How about you? Have you always liked healthy food or were you a fast-food junkie like me? What helped you start eating healthier?

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10 thoughts on “Confessions From A Former Fast Food Junkie

  1. Thanks for the post amiga! I’ve never been a fast food junkie, but I survived on frozen meals all throughout college. It was easy and fast since I worked and went to school full time and although they were vegetarian and organic, I knew that they weren’t all that great for me.
    I still have an occasional frozen meal, but I keep fresh fruits and produce at work. I have always breads and tortillas, so I can make a quick sandwich, a wrap or a salad.
    When I changed the way I saw food, I started eating fresher and healthier. Food is fuel and I wanted to provide my body with quality meals. We spend so much money on material objects and skimp on how we nourish ourselves.
    I’m so proud of you for changing your lifestyle!! Keep it up!

  2. I’m still a fast food junkie. I just eat WAY less of it now. And I also eat the great stuff, fresh everything, too. Life is everything in moderation, baby. Don’t feel deprived. Build a wagon that you can’t fall off. 🙂 Have a chicken tender or three. But no 20-piece chicken nuggets! I used to eat one of those with a large fry. How disgusting! The commercials where a mom serves that to her whole family crack me up. Suuure, that’s how they’re marketed. Suuuuure.

    • I’ve eaten fast food a handful of times post-op and it makes me feel very lousy. I just get this icky feeling in my stomach that’s not quite nausea but almost. It’s not fun and it’s hardly worth it. The one thing I still love is pizza but it has to be uber thin crust and not with a bunch of greasy things on it, I mostly just prefer pineapple.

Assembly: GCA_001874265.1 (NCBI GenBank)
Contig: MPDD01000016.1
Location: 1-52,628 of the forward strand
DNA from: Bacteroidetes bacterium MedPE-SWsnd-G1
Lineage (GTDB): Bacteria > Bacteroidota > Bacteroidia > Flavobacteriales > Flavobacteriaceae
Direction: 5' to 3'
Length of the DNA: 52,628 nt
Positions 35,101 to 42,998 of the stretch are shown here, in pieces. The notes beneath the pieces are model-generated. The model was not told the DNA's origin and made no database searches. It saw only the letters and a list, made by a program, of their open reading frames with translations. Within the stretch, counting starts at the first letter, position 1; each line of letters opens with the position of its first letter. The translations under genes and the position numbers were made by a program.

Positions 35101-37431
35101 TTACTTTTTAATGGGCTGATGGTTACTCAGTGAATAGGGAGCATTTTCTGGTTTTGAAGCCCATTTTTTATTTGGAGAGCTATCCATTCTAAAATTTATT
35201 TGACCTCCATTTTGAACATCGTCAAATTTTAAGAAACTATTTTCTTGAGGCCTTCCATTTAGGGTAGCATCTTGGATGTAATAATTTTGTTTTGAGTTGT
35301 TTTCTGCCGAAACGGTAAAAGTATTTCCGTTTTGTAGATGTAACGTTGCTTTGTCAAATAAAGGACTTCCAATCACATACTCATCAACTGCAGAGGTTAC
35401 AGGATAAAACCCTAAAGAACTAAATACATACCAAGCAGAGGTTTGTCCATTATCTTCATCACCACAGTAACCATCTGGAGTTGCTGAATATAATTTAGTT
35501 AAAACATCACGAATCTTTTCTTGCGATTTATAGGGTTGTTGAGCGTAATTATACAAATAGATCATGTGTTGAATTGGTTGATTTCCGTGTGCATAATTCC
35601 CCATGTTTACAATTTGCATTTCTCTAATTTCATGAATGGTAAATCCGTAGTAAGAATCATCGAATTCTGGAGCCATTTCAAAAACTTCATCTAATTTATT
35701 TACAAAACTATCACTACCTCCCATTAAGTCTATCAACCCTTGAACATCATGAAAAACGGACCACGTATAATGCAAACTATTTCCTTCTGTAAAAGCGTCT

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  4. This is an awesome post and I can’t help but feel like I influenced it 🙂
    Talking about CORN…You should watch ‘FOOD INC.’ it’s information about the corn in our food.
    Also, I’ve changed my eating habits. I think it’s been about 3 years or so where I’ve tried to eat more vegetables than meat. I think every week or so I add a different vegetable or even a different way of cooking to my diet. Cooking with veggies forces you to look outside of the box and boring chicken, rice and beans. Nowadays, I can’t really eat out that much since restaurant food is greasy and just plain nasty it makes me sick to my stomach.

  5. You sound just like me! In the last few years though I have improved my eating because I just wanted to eat better stuff. I got addicted to the Food Network and that helped me realize that cooking at home isn’t as hard as it sounds. The 20 minute trip to the drive thru is the same as the 20 minutes of prep time for something homemade and yummy!

    Stevia is actually really good. I just switched to it recently and it smells and tastes like cotton candy. I haven’t had mass quantities put into anything yet, but I can’t complain.

    I also agree with grandmother’s comment above, watch Food Inc!! It tells you about how corn is in EVERYTHING you eat, no matter what you think!

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  8. I was wondering what you think about this article that talks about after surgeries, the sometime unintended psychological place patients can be in with their body image issues
    http://www.dailyrx.com/news-article/surgery-not-helpful-most-body-dysmorphic-disorder-cases-1799.html
    You mentioned the cyclic behavior you had recognized prior to the gastric bypass surgery. how do you feel you are facing the issues that initiated this life transition for you at this point?

    • I’m facing them one at a time, to be honest. Writing about them helps a lot, as does talking about them. I’ve gotten to a much better place mentally and emotionally than I was before surgery, when I was over 300 lbs and just felt invisible and kind of worthless. I sometimes have crappy days now but I can tell you that I definitely don’t feel invisible or worthless anymore.